The latest scientific attempt to improve wild deer antler genetics failed to find a practical method that works in the wild, but it helped shed more light on why the genetic “cull buck” remains elusive: Because antler heritability is weak at best. The antlers an adult buck carries on his head, whether they are above or below average for his age, are an unreliable predictor of the antlers his fawns will one day grow.
The Caesar Kleberg Wildlife Research Institute (CKWRI) at Texas A&M-Kingsville launched the South Texas Buck Capture Project in the late 1990s, almost 30 years ago. Researchers have captured and measured thousands of wild bucks across numerous ranches in the years since, with many of the bucks being recaptured across multiple years, leading to work on antler growth, the spike question, nutrition, habitat and genetics.
Waves of studies and reports from the project have gradually debunked old myths about deer genetics and culling. Those myths are still not dead. However, they are greatly weakened from many years ago when most hunters readily accepted the false idea that a trigger pull can change wild deer genetics.
The new work is the third major scientific study that tested culling to alter deer genetics and improve future antlers. I’ve reported on two of them already, and this article represents the third. Is it finally strike three for the genetic “cull buck”? Before I tell you about the new study, it’s important for you to be familiar with the first two.
The King Ranch Study
The earliest large CKWRI study I ever wrote about took place at the 850,000-acre King Ranch. Dr. Mickey Hellickson, then still earning his Ph.D., set an extremely liberal target for culls that included any 1½-year-old buck with less than six antler points and any buck 2½ years or older with less than nine antler points. He applied it on a 9,496-acre treatment area on the King Ranch. Meanwhile, researchers culled no bucks on a nearby “control” area of 9,429 acres.
Very few hunters could re-create the optimal conditions for culling, especially the property size and the time and manpower that went into finding and removing cull bucks. Yet, after eight years of very intensive culling, bucks in the control area were just as big, comparing age class to age class, as bucks in the culling area. Natural genetic flow – including factors like yearling-buck dispersal, low reproductive success of any given individual buck, and the genetic contribution of does – overwhelmed the extravagant efforts of researchers to shape antler quality, even on a 9,500-acre study area.
The Comanche Ranch Study
Donnie Draeger, a wildlife biologist at the Comanche Ranch, led this study along with co-researchers from the ranch, CKWRI and Mississippi State University. From 2006 to 2015, the scientists used helicopters to capture bucks on three separate treatment areas – a 3,500-acre “intensive” culling site, an 18,000-acre “moderate” culling site, and a 5,000-acre control with no culling. They captured 3,332 unique bucks and culled 1,296 of them.
After seven years of culling, no evidence emerged of successful genetic improvement. I won’t repeat the details of the findings because you can read my original reporting on this study here. But keep this in mind as you read on: During the study, Donnie noted 10- to 15-inch jumps in average antler size across all three sites in years with good rainfall, emphasizing the effectiveness of habitat quality and nutrition in a study that showed culling was ineffective.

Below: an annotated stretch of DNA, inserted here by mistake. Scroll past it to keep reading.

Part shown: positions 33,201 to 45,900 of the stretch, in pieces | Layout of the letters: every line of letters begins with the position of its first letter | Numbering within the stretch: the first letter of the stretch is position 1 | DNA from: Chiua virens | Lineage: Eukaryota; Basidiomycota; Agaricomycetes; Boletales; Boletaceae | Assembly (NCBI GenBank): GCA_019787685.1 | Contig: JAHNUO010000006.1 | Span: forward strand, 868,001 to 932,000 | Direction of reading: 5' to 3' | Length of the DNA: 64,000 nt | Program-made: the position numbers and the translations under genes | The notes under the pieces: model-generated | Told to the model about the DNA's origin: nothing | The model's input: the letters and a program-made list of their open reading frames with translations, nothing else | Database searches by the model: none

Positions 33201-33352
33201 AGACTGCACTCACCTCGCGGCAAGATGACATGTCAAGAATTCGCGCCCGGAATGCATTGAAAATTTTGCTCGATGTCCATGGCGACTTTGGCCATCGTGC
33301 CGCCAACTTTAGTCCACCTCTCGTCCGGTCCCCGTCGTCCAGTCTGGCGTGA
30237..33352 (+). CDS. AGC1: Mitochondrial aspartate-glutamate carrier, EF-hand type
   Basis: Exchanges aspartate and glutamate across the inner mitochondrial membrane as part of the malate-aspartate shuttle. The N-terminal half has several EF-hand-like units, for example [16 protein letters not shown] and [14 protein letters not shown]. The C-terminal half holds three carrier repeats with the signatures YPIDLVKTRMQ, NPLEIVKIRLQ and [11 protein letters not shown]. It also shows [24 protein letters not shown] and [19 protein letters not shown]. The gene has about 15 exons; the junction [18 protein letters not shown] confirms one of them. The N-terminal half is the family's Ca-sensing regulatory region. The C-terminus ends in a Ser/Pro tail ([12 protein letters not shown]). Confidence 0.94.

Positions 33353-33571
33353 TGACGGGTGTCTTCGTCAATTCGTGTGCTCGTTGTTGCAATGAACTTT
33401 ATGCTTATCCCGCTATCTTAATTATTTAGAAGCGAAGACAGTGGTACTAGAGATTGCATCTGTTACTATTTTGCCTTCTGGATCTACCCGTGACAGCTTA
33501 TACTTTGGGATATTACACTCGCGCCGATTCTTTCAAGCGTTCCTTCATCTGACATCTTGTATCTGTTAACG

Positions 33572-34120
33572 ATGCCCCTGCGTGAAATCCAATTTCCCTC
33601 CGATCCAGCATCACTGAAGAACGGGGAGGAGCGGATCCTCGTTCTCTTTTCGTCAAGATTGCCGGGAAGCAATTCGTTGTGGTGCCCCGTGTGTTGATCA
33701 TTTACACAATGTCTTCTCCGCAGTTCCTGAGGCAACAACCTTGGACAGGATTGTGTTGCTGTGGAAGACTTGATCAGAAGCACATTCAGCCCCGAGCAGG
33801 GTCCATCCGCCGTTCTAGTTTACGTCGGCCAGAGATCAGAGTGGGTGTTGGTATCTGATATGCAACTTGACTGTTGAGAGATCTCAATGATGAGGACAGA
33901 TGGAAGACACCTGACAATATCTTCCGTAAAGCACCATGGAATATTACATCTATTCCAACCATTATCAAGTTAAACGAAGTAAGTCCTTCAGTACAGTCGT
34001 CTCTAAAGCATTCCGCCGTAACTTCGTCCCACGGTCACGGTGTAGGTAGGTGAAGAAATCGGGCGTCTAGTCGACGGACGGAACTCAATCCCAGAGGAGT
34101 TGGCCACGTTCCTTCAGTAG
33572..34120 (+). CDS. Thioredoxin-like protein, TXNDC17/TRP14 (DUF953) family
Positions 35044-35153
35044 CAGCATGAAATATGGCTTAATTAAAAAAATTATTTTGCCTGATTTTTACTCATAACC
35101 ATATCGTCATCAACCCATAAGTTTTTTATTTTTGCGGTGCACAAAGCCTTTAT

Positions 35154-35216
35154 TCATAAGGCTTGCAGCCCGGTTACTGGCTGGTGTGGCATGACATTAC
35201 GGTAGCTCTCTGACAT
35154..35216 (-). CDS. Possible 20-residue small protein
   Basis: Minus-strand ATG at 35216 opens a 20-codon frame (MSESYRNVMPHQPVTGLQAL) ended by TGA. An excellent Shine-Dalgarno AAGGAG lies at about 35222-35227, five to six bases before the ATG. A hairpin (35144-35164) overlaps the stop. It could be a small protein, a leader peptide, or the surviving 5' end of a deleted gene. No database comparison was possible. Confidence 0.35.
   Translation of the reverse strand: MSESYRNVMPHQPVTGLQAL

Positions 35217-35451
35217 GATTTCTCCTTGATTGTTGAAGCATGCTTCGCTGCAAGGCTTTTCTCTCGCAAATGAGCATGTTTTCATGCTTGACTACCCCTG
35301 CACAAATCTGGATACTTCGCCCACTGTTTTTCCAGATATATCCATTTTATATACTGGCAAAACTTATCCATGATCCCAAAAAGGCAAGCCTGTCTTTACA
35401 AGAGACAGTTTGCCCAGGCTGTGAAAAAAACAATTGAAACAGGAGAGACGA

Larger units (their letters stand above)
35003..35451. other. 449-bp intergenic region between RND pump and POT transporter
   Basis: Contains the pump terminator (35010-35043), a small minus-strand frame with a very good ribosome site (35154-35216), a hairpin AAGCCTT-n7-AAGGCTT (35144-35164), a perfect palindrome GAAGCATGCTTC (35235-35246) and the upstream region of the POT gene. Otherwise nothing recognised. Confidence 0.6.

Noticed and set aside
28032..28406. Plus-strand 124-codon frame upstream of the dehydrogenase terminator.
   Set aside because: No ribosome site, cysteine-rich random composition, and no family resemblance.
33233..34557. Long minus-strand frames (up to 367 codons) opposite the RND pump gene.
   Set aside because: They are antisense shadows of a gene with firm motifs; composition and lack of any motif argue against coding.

The Comanche study collected DNA from all the bucks. Masa Ohnishi and Dr. Randy DeYoung of CKWRI were able to use DNA to identify 963 buck fathers and connect them to offspring. This revealed one of several reasons for the lack of genetic improvement: antler size was not strongly correlated to the antler quality of a buck’s offspring. Some bucks with below-average antlers produced fawns with above-average antlers, and vice versa.
The Faith Ranch Study
The first two studies used culling of existing bucks within the natural breeding ecology of wild whitetails. The third study dispensed with culling and used more artificial techniques to control who breeds who in an attempt to influence future antler quality. The methods used are legal practices in Texas that private landowners can conduct using Deer Management Program permits (DMP). According to Texas Parks & Wildlife, DMP “…authorizes owners of high-fenced properties to temporarily detain white-tailed deer in breeding pens located on the property for the purpose of natural breeding.”
In 2007, the Faith Ranch set up two, 1,100-acre, high-fence enclosures known as the West Yana Pasture and the East Yana Pasture. West Yana included two 5-acre DMP breeding pens within the larger enclosure. West Yana was emptied of deer, while local deer enclosed in East Yana were allowed to stay. Then, helicopters captured deer on a neighboring area, and they were stocked into West Yana’s 5-acre DMP pens.
In one West Yana DMP pen, they placed 15 does and a 176-inch (gross) buck. In the other, 15 does and a 223-inch non-typical buck. These two bucks were local champions – and the envy of whitetail bucks everywhere. They each did their duty with their 15 does in their 5-acre DMP enclosure, and all resulting fawns were captured, tagged, weighed, sexed and sampled for DNA. Then bucks, does and fawns were all released into the surrounding West Yana Pasture. The next year, two more large bucks were captured from outside and placed in the DMPs with a group of does caught within West Yana. This process repeated annually.
Improved nutrition in East Yana alone accomplished more for antler growth than intensive breeding control in West Yana.